. Gray arrows represent ocean mixing. Black arrow represents wind forcing. From a TC forecasting perspective, Halliwell et al. (2011) stated that to correctly forecast intensity evolution within a TC, the ocean component of a coupled forecast model must accurately predict the pattern and rate of SST cooling. Furthermore, they found that the ocean model component is most sensitive to ocean initialization with regards to upper-ocean temperature and salinity profiles. However, the Caribbean Sea is one

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Vasubandhu Misra and Amit Bhardwaj

year leads to unrealistic onset and demise dates of the NEM season as a result of the CA curve overlapping with the SISM season in boreal summer and fall seasons. It also becomes clear, from the analysis presented in the following section, why we avoid the use of rainfall for defining the onset and demise of the NEM. We make use of the Climate Forecast System Reanalysis (CFSR; Saha et al. 2010 ) to make composites of upper-air and upper-ocean variables, and these are presented in the following

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Christopher S. Bretherton, Isabel L. McCoy, Johannes Mohrmann, Robert Wood, Virendra Ghate, Andrew Gettelman, Charles G. Bardeen, Bruce A. Albrecht, and Paquita Zuidema

with large-eddy simulations of many of the cruises ( McGibbon and Bretherton 2017 ) as well as satellite retrievals ( Painemal et al. 2015 ), global weather forecast model output ( Ahlgrimm et al. 2018 ), and reanalysis ( Kalmus et al. 2015 ). The focus of this paper is the Cloud System Evolution in the Trades (CSET) campaign in July–August 2015 ( Albrecht et al. 2019 ; hereafter A19 ). CSET aimed to document and understand cloud processes in the summertime Sc–Cu transition using airborne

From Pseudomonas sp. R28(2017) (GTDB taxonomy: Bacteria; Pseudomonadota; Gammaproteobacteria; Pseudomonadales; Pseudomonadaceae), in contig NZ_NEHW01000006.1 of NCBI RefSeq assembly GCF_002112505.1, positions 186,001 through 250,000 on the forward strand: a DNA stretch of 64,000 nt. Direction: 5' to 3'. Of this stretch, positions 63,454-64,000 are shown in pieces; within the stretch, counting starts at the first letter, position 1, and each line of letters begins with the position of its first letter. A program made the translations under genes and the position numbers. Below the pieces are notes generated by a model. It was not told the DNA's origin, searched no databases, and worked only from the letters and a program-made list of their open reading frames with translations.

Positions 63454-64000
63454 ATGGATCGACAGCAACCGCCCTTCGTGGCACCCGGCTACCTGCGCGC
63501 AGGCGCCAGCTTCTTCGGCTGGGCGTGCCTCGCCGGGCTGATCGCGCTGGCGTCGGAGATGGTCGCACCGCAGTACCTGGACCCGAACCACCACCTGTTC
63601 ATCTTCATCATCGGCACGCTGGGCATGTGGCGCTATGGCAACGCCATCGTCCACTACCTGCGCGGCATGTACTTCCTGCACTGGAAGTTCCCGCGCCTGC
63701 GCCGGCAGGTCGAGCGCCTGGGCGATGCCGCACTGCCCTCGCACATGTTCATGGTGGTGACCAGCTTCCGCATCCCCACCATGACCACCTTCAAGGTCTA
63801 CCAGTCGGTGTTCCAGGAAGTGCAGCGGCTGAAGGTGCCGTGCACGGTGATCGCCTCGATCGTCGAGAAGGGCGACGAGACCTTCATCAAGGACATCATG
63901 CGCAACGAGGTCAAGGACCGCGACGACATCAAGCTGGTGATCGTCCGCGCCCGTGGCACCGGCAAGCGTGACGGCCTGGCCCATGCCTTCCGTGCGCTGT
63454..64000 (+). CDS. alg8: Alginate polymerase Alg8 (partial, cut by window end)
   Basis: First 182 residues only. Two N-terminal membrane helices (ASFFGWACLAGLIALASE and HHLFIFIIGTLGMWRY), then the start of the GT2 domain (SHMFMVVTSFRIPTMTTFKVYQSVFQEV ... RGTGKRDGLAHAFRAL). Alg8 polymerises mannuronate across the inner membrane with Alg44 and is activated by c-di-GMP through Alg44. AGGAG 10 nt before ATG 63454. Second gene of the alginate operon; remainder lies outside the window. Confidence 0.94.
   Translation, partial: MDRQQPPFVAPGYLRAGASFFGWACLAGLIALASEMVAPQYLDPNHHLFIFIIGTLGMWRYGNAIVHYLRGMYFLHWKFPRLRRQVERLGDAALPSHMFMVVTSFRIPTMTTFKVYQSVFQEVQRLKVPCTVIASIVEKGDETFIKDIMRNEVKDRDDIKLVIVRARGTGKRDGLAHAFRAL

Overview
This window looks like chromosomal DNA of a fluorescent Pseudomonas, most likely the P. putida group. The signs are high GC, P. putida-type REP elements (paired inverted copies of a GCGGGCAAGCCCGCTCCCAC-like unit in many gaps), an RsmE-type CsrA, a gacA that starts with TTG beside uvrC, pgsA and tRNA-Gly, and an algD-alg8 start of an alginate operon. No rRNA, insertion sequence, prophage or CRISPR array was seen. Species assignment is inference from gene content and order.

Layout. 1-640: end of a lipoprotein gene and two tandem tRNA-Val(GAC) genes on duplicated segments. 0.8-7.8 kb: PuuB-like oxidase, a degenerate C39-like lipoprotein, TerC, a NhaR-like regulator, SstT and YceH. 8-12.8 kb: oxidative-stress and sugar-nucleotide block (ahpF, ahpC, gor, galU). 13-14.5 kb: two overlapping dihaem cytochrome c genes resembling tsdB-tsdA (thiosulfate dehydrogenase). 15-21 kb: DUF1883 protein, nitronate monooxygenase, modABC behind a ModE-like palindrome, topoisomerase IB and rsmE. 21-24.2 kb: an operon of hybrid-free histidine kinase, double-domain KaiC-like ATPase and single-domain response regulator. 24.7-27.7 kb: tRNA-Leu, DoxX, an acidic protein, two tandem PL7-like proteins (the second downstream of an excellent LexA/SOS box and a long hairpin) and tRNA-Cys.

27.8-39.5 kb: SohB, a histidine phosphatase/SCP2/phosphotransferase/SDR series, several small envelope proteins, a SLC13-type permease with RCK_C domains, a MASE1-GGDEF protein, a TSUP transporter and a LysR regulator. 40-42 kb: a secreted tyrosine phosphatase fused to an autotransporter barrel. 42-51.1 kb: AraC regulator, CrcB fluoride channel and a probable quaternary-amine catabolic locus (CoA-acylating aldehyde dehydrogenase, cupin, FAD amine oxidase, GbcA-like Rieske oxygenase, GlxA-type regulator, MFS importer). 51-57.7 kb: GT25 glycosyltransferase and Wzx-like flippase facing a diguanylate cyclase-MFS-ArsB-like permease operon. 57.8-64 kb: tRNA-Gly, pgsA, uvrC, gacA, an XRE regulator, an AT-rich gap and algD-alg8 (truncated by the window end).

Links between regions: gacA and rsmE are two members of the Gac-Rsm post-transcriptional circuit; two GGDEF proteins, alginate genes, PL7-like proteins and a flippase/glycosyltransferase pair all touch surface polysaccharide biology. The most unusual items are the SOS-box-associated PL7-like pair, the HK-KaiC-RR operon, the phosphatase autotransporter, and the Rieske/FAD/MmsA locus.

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Johannes Mohrmann, Christopher S. Bretherton, Isabel L. McCoy, Jeremy McGibbon, Robert Wood, Virendra Ghate, Bruce Albrecht, Mampi Sarkar, Paquita Zuidema, and Rabindra Palikonda

was empirically chosen to balance the competing interests in reducing noise in box-averaged quantities while avoiding including observations from regions subject to significantly different large-scale forcings; a comparison of the GOES cloud fraction estimate to that derived from a radar-lidar cloud mask can be found in Bretherton et al. (2019) . Supplemental data are drawn from the European Centre for Medium-Range Weather Forecasts (ECMWF) Reanalysis, version 5 (ERA5) [ Copernicus Climate Change

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Mampi Sarkar, Paquita Zuidema, Bruce Albrecht, Virendra Ghate, Jorgen Jensen, Johannes Mohrmann, and Robert Wood

Lagrangian resampling 2 days later, constrains the “outbound” CA-to-HI flight path to a more northerly route. This route initially follows along 40°N, with the first boundary layer module beginning at 40°N, 130°W, or 10°N and at the western edge of the climatological maximum. Forward trajectories, calculated using HYSPLIT ( Stein et al. 2015 ) and the National Centers for Environmental Predication (NCEP) Global Forecast System meteorology, were initialized at 40°N, 130°W and further west at approximately